What is an Implicit Association Test (IAT)? Types and Examples

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mrx glossary implicit association

This post covers how the Implicit Association Test can reveal underlying, or subconscious, consumer attitudes toward categories, brands, and communications.




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What is the Implicit Association Test?

The Implicit Association Test is a means of uncovering subconscious attitudes that consumers have toward a brand or experience - even ones they'd otherwise find hard to put into words. Consumers naturally have implicit attitudes or associations toward most things in life, and those associations can be difficult to express because they are subconscious thoughts rather than easy to explain using rational thinking.

For example, Apple pie is implicitly comforting for many, while the idea of eating a bug makes most squirm (even if they haven‘t tried one). Similarly, places conjure up different implicit associations - the relaxation of an island getaway, the romance of Paris, or the fond emotions associated with your grandparents’ home.


Associations and attitudes stem from many places and experiences. Media and advertising build certain stories around products and brands, which are subsequently adopted on a mass scale by consumers: the magic of Disney, the fun of McDonald’s, the reliability of Scotch tape. Other associations develop through lived experiences, often ingrained from childhood - the familiarity of a potato chip brand eaten on picnics or the smell of the laundry detergent your parents always used.


However, when researching these associations, respondents can find it difficult to put them into words. They can have an implicit preference for one thing and feel repelled by another - but can’t say exactly why.


The Implicit Association Test (IAT) is a way of uncovering those subconscious associations and establishing the root of consumer beliefs and responses.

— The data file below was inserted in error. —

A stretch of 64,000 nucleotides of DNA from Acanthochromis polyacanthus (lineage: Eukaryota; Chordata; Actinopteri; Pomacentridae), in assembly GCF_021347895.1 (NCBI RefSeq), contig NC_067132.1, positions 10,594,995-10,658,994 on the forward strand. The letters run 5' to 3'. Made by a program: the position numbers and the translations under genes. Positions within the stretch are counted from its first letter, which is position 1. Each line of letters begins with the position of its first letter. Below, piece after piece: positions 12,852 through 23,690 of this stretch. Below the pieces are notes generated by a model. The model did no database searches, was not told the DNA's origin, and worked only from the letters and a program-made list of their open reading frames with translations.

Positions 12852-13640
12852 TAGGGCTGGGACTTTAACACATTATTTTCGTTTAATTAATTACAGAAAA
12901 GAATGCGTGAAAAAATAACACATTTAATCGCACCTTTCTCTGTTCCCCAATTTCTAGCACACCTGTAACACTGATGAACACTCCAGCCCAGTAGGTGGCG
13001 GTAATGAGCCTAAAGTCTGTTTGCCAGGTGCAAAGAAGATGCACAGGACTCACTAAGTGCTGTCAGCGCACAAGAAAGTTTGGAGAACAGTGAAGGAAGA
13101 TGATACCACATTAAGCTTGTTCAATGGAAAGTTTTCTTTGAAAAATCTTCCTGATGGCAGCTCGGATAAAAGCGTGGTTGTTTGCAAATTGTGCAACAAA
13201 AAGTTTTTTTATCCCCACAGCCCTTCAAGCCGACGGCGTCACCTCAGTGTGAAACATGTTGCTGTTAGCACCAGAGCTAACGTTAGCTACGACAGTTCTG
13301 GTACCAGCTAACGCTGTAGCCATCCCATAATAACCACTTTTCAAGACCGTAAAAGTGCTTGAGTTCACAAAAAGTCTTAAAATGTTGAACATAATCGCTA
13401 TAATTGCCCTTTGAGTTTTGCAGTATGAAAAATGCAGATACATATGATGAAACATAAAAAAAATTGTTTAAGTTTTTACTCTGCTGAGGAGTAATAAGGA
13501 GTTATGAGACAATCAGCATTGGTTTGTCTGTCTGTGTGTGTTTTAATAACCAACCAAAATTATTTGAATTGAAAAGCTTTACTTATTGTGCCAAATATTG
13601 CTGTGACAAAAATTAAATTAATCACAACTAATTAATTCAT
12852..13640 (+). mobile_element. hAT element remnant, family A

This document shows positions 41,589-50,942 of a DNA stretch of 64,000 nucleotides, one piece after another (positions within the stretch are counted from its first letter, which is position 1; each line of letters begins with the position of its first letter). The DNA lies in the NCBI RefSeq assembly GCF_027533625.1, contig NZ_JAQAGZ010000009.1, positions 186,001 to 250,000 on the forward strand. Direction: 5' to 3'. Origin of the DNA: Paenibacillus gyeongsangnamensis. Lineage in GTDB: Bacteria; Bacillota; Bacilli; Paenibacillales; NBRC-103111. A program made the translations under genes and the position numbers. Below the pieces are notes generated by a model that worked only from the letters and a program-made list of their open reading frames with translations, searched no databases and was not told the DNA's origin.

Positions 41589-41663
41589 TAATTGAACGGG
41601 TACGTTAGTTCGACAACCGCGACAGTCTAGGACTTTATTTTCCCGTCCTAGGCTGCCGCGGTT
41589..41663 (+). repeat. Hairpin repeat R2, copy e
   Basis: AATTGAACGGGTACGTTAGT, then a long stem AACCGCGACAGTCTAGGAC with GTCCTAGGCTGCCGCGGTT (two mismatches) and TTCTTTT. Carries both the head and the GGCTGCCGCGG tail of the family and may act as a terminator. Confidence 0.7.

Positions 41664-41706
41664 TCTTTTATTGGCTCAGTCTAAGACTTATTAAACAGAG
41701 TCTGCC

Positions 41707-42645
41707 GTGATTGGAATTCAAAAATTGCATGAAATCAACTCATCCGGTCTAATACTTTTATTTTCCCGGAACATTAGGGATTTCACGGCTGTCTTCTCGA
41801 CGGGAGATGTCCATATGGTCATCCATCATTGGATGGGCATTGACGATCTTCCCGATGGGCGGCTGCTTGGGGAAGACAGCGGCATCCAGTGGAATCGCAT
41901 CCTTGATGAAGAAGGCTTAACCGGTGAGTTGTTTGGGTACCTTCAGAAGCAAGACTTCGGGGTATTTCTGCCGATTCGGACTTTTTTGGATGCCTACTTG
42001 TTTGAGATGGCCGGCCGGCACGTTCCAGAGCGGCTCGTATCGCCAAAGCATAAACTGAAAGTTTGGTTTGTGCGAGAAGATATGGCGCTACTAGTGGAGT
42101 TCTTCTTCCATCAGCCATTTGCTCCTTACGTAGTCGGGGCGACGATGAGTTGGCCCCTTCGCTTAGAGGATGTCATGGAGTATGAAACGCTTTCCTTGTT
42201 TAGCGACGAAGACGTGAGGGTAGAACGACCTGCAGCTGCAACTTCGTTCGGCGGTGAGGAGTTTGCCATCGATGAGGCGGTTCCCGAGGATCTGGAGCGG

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Key characteristics of an Implicit Association Test

An Implicit Association Test asks respondents to pair a stimulus such as an object, person, or concept with an attribute. Crucial to the process is the rapid response time; respondents are asked to pair them as quickly as possible so that they don’t have enough time to rationalize or overthink their answers. This ensures that the associations represent a consumer's true subconscious rather than thought-out (explicit) responses that can differ wildly from gut instincts.

For example, if respondents were being asked what makes them like a brand, socially acceptable answers, like being environmentally friendly, may be rated as more important than items that could be perceived as more self-serving, like helping a person express themselves. However, because implicit methods factor in subconscious associations and preferences, an implicit test may find that those elements that more closely link a brand to an individual are more meaningful than socially acceptable elements. 

One of the fundamental principles of the IAT is that the faster a respondent makes an association, the stronger that association is.

Learn more about quantilope's Implicit Association Test: 

implicit associations webinar


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Types of Implicit Association Tests

Single Implicit Association Test (SIAT) 

The Single Implicit Association Test is an implicit measure used to uncover subconscious associations toward a single category, brand, or product.


For example, you might want to research which emotions your TV advertising concept evokes in a viewer. Respondents would be shown the advertising concept, then (within a certain timeframe) asked to pick words that fit with the concept as well as those that do not. Words might include ‘joyful’, ‘depressing’, ‘uplifting’, ‘inspirational’, ‘confusing’, and so on.

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Multi Implicit Association Test (MIAT) 

The Multi Implicit Association Test works in a similar way to the SAT, but the difference is that respondents are asked to choose from a list of several brands, categories, or concepts, which best fit with certain attributes. Continuing with the example above, respondents would be shown two or more advertising concepts. The IAT scores then determine which of the possible iterations is most uplifting, confusing, joyful, and so on.